Area Forecast Discussion
Issued by NWS Huntsville, AL

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FXUS64 KHUN 261437

Area Forecast Discussion
National Weather Service Huntsville AL
937 AM CDT Mon Jun 26 2017

.NEAR TERM...(Rest of Today)
Issued at 937 AM CDT Mon Jun 26 2017

A dry continental airmass prevails this morning across the TN Valley
while a shortwave trough axis (rotating around the parent longwave
trough) moving across TN/MO approaches. GOES 16 Visible satellite
data is already showing mostly mid-level clouds approaching NW
Alabama from W TN/N MS but these clouds are breaking before they
arrive. Light precipitation is also appearing on radar imagery across
north MS and western TN. However, regional current obs are showing
no precip measuring at the sites. This is consistent with the current
RAOBs and GOES 16 low-level WV sat imagery showing dry air
prevailing across MS/AL. So, am inclined to keep 10% POPs but keep
chance of precipitation out of the forecast. Did make some minor
adjustments to the sky cover forecast for those mid-level clouds
that are now arriving across NW AL.

Otherwise, trend updates were made to the air temperature, dewpoint
temperature, and wind forecast. May also need later adjustments to the
temperature forecast later if the mid-level clouds begin to affect
the daytime highs over NW AL.

.SHORT TERM...(Tonight through Wednesday night)
Issued at 302 AM CDT Mon Jun 26 2017

The shortwave mentioned above will drop out of the northern CONUS
towards the TN Valley late this evening into Tuesday morning. The
lift associated with the shortwave will be concentrated in the
700-500mb layer based of QG/omega analysis. This is also the region
where the moisture will be the highest. However, beneath the 700mb
layer forecast soundings continue to show a rather dry region where
dewpoint depressions are upwards of 20 degrees. So, while there is
more than enough lift and moisture to generate showers the question
is whether or not any of that rain will be able to reach the surface
and will any of the activity weaken as it drops SE as the models are
showing. Models have been decently consistent in showing some QPF
moving across the northern portions of the area with the shortwave.
Could see some type of thunderstorms complex develop over the
AR/NE/KS this afternoon and maintain its strength until it
approaches the MS River, then it would begin to fall apart. Now with
all of that in mind continued with the low PoP chances (<30 percent)
tonight through late Tuesday morning with highest chances in TN
closer to the vort max.

Clouds will be quick to clear out Tuesday as high pressure settles
into the area. The northerly flow and CAA should keep temps below
normal for another day with highs in the low to mid 80s. Tuesday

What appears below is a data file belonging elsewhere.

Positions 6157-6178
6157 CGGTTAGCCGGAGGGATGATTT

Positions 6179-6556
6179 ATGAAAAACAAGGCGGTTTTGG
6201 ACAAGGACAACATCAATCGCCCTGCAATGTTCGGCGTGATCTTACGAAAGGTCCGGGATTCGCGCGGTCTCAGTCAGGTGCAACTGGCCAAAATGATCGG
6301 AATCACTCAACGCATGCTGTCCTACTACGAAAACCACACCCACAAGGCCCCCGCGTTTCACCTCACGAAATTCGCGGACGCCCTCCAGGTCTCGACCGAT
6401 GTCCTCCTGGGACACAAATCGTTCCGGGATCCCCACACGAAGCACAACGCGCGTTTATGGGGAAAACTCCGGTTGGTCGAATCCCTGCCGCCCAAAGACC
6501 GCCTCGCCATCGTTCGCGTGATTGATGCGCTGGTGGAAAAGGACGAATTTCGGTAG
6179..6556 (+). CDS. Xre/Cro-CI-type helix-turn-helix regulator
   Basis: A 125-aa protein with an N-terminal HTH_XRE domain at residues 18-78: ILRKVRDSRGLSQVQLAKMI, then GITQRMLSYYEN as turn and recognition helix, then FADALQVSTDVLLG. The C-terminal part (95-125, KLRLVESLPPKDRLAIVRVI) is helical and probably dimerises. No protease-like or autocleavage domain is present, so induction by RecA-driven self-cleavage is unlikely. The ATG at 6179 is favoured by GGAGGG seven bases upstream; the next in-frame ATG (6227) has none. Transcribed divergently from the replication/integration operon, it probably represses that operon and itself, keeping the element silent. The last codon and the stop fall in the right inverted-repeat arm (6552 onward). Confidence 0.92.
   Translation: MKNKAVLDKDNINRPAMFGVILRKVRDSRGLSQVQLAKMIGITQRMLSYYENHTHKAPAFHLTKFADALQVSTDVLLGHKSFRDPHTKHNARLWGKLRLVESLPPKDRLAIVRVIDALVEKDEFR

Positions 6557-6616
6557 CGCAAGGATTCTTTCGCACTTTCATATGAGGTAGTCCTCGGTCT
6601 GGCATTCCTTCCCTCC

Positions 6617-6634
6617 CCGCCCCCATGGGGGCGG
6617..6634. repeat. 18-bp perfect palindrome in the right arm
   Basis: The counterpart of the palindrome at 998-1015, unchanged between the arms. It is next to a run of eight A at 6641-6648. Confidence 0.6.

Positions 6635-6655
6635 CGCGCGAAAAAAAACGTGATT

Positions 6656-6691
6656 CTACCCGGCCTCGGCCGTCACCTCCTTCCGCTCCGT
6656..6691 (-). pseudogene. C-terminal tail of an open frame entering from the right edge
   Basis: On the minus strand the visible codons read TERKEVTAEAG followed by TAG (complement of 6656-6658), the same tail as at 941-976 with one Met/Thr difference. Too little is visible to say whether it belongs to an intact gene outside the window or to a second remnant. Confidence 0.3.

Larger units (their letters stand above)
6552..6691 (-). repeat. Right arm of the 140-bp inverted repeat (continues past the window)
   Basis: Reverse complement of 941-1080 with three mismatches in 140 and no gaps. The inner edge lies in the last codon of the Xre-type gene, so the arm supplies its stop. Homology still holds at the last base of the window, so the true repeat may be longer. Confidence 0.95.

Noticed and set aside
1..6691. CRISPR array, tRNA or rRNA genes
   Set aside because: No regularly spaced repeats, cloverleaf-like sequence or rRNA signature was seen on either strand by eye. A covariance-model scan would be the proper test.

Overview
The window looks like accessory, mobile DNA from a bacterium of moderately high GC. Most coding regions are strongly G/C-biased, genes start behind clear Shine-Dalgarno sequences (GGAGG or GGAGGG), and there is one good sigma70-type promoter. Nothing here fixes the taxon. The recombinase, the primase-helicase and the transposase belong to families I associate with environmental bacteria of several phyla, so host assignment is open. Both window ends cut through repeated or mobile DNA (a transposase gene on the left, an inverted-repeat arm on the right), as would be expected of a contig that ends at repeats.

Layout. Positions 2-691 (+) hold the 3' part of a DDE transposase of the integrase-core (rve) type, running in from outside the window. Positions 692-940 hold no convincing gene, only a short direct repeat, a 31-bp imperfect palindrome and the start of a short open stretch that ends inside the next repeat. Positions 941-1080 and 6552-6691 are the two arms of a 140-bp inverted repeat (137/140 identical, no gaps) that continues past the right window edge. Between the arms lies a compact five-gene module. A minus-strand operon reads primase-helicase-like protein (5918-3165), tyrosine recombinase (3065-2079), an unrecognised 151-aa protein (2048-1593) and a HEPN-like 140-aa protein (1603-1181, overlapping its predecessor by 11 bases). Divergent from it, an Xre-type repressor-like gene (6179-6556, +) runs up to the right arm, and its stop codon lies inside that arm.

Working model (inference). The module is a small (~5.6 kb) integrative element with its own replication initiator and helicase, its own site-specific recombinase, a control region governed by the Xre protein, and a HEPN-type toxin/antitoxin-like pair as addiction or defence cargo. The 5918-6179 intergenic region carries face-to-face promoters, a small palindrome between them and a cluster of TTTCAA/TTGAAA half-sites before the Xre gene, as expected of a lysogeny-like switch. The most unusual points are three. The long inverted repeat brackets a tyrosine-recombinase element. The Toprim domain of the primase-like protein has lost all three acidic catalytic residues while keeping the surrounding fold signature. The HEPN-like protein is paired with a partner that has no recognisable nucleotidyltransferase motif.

night into Wednesday will be a good radiational cooling night and
much of the area should see temps dip below the 60 degree mark. But
this will be the last "cool" night for awhile as winds quickly shift
to the south on Wednesday and moisture begins to stream back into the
area. Upper level heights increase Wednesday and with good WAA
occurring we can expect a warm-up in temps, afternoons highs
Wednesday should be in the upper 80s to around 90 degrees. Back to
normal for this time of year. Overnight temps Wednesday night into
Thursday will be about 10 degrees warmer compared to the previous
night with values in the upper 60s.

.LONG TERM...(Thursday through Sunday)
Issued at 302 AM CDT Mon Jun 26 2017

An upper-level ridge of high pressure centered across central
Florida will generally be the predominant synoptic feature in
control of the weather across the southeastern United States to
close out the work week. Generally, zonal flow will prevail aloft,
with the subtropical jetstream located to the north across the Great
Lakes/Ohio Valley region. This will result in a typical late June
warm/humid air mass, with the potential for some diurnally driven
convection during the afternoon/evening hours on Thursday/Friday.

The pattern will subtly change heading into the weekend, as the
aforementioned high shifts east into the Bahamas. An upper-trough
will drive southeastward from the Canadian prairies into the
Northern Plains and Great Lakes region by Saturday. This, in turn,
will drive a weak cold front into the Ohio/Mid-Mississippi Valley
and result in some increased shower and thunderstorm activity along
and ahead of this boundary (thanks to weak shortwave rotating around
the base of the trough), in a fairly moist and moderately unstable
air mass. Though shear parameters will be fairly weak, ML Cape values
are progged to be in the 1500-2000 J/kg range by Saturday and Sunday
-- resulting in scattered to perhaps widespread strong convection
through the afternoon/evening. Damaging winds due to a localized
downburst would be the primary threat with this activity. Given the
lower shear values, this convection will be slow and fairly
unorganized. With PWATs progged to be as high as 1.9 inches in this
humid air mass, a locally heavy rainfall/flooding threat with the
slow-moving, stronger cells is possible.


.AVIATION...(For the 12Z TAFS through 12Z Tuesday morning)
Issued at 624 AM CDT Mon Jun 26 2017

VFR conditions are forecast for the TAF period. A SCT deck of mid-
level clouds will arrive into the area later this morning. A system
moving through the Midwest will keep these clouds in place and could
result in a few showers approaching the area towards the end of the
TAF period. Confidence in rain actually making it into the terminals
is low and will keep it out of the forecast. Winds will favor a N/NW
direction with speeds at or below 10 kts.





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